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Comet Man #1-6 (Marvel) By Bill Mumy, Miguel Ferrer, Kelley Jones, Gerry Talaoc, Daina Graziunus, Petra Scotese, and Bill Oakley

Fans of superhero comics will find a lot of familiar bits and pieces within the pages of Comet Man, yet as a whole it’s a rather atypical story. It’s bleak without being dark, done in the style of more classic superhero origin stories but with the opposite attitude and end result. This is not the tale of a great new hero rising up and bringing hope, protection, and justice to the world. It is the story of several hubristic men ruining their own lives and those of everyone around them through an increasingly disastrous series of accidents, lies, and evil schemes. The villain comes out better than the hero, but nobody truly gets what they want by a long shot, and everyone is worse off at the end than they were in the beginning. Several people die needless deaths, an innocent child is abused to the point of catatonia, a family is disassembled, and humanity’s violence infects the mind of a peaceful alien observer. It’s not an uplifting series, but it’s a smart, interesting look at the dangers of great power when no responsibility is taken whatsoever.

The main character is Dr. Stephen Beckley, a.k.a. the titular Comet Man, an astronomer and astrophysicist who gets his superpowers through a mash-up of the Fantastic Four and Green Lantern origin stories (if the alien Hal Jordan met weren’t dying, I guess), with a sort of accelerated-timeline Captain Atom thrown in for good measure. While on a mission to track and study Halley’s Comet, Beckley’s vessel is caught in the comet’s tail, causing a massive explosion that kills Beckley and disintegrates his body. Lucky for him, Halley’s Comet is secretly an alien spaceship in disguise, and its pilot, Max, is able to pull Beckley’s molecules out of the inferno and reassemble him. Part of that process is unavoidably enhancing Beckley’s biology via the advanced technology Max has to use, since it’s calibrated to the physical standards of Max’s people and not human beings. So Beckley comes out intact but also overwhelmed by his new capabilities, which are many and varied and hard to control. Max suggests that Beckley return with him to his homeworld of Fortisque, where Beckley can learn all about his new self and adapt gradually in a safe environment. In the first of many blunderous missteps, Beckley assumes he can handle it on his own, and turns Max down in favor of returning to Earth without any understanding of what he can do or how he does it. Even getting back is a happy accident, as he discovers he can teleport by inadvertently transporting himself from deep space into his own office. He never really does get a handle on all of his powers, and seems to stumble into new ones all the time, so it’s not totally clear what all Comet Man can do.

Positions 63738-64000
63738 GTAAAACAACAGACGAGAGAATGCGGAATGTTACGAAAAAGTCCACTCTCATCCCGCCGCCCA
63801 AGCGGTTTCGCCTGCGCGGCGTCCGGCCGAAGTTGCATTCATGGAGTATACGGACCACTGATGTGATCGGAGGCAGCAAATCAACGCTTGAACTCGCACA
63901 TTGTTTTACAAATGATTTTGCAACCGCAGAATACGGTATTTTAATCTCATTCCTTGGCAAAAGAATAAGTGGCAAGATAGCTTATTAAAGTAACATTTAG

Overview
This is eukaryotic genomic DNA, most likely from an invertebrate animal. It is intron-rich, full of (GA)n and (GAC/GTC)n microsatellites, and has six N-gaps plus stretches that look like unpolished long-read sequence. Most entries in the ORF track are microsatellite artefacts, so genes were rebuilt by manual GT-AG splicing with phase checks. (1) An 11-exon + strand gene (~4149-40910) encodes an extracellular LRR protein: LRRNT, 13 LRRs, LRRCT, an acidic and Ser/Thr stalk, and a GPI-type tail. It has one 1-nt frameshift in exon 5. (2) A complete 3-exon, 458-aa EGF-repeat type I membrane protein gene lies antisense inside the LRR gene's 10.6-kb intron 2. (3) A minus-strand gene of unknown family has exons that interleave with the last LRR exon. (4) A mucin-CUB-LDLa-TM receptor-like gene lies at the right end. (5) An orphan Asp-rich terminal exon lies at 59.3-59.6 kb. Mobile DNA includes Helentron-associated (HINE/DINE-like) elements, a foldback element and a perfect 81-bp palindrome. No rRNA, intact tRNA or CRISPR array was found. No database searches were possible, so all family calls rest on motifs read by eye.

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Buy This Comic: Skinned #1

You know him from all of his excellent contributions to The Line it is Drawn over the last couple of years, and now Joshua Gowdy has a brand-new comic book out TODAY from MonkeyBrain Comics! It is called Skinned and it is a fascinating tale about a world where optical illusions are the rule of the day and the elite get to see the world as they choose to see it. But what happens when one young heiress decides to see the world beyond? Read on to see some preview pages from the comic book, which is on sale RIGHT NOW!

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You Decide – What Was Your Favorite Ultimate Spider-Man Story Arc?

With the recent 200th issue of Ultimate Spider-Man, as well as the upcoming release of the new Miles Morales Ultimate Spider-Man comic, we thought it’d be interesting to see what your favorite Ultimate Spider-Man story arc was.

Read on for the choices!